I really don't know what to do - I have worked there for 17 years - do I just hand my notice in (but that just feels like I'm cutting my nose off to spight my face!).  I'm looking for other jobs but whatever I do, my income will be effected.  

    I'm sorry, I don't have many answers but feel like we are in a similar position.



  • Hi, so sorry to hear you are not getting the empathy and support you need.  Firstly I would say please do not resign.  Have you talked to the Macmillan work support service, this could be a good place to understand your rights.

    And have you talked to your HR team?  I am not sure how this works in a school. But there should be someone to help you.

    hope this helps, most importantly, hope you start to feel better in yourself x

  • Hi Sarah. 
    Thankyou for your reply. I totally agree with Irish Girl. I’ve spoken to Macmillan and they were amazing. Following their advice I’ve asked for an occupational health assessment at work. I’ve also been in touch with my Union who advise the same.

    I teach in a primary school and understand how full on it is. I have lost count of the number of times I’ve been told I’ve beaten it. I know this comes from a good place but unless you have walked in someone else’s shoes you don’t understand. I totally agree with the’s horrible.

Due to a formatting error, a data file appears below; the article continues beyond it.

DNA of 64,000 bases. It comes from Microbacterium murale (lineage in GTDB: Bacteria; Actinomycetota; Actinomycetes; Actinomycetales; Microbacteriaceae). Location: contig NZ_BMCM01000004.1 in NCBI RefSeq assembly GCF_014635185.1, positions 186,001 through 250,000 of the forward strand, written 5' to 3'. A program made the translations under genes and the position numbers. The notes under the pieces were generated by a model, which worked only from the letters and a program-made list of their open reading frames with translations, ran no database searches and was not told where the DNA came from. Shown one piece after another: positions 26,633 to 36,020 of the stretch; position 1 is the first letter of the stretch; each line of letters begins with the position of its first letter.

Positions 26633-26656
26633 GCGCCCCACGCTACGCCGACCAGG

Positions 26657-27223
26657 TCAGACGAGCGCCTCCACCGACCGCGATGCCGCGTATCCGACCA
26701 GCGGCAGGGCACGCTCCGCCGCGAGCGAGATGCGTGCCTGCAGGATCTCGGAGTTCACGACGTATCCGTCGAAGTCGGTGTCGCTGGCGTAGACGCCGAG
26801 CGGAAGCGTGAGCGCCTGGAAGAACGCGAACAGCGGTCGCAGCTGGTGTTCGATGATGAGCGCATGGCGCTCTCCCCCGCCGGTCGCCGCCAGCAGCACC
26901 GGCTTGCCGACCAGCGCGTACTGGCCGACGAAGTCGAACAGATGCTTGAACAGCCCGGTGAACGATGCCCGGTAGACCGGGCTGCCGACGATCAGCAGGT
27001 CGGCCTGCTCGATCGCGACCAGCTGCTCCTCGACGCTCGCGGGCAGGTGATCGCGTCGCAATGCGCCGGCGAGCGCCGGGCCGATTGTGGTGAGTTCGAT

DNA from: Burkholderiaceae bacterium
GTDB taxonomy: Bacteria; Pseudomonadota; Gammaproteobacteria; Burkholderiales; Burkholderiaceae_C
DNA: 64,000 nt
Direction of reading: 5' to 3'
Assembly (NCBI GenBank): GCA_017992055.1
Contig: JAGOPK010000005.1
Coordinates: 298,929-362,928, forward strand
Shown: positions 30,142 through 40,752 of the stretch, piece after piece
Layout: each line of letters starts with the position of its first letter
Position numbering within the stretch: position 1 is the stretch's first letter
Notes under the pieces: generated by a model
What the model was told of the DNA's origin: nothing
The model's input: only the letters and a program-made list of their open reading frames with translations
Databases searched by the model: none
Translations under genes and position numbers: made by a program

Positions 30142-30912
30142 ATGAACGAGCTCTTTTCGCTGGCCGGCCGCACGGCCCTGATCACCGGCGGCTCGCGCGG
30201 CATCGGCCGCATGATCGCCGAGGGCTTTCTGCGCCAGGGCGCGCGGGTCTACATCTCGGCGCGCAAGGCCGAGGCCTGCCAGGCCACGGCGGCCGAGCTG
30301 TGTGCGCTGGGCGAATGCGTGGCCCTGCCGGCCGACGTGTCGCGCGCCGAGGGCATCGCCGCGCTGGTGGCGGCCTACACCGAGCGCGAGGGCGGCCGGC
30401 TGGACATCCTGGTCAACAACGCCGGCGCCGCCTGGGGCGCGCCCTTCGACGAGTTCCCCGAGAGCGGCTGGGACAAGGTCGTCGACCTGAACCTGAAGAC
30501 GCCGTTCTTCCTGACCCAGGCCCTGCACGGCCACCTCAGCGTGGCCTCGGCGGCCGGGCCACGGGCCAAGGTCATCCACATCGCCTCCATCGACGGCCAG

Please do contact Macmillan, I can’t praise them enough

    Take care


  • Not sure if you are a Union member? If you are, get on to them and ask for help.

    I used to work in the NHS and I know of several people who hadn't been members and who joined Unison online due to issues that they were experiencing in the workplace [after the issues started to become a problem for them]. In education there might be a more obvious union. I just had a look and it says they are for anyone in the Public Services. Having a rep speak for you can depersonalise things for you, so that it isn't you yourself who has to ask for amendments to working practices/workload or to work from home sometimes as a 'reasonable adjustment'.

    Worth considering.

    All the best 


  • Just a little update.

  • Sorry pressed send by mistake.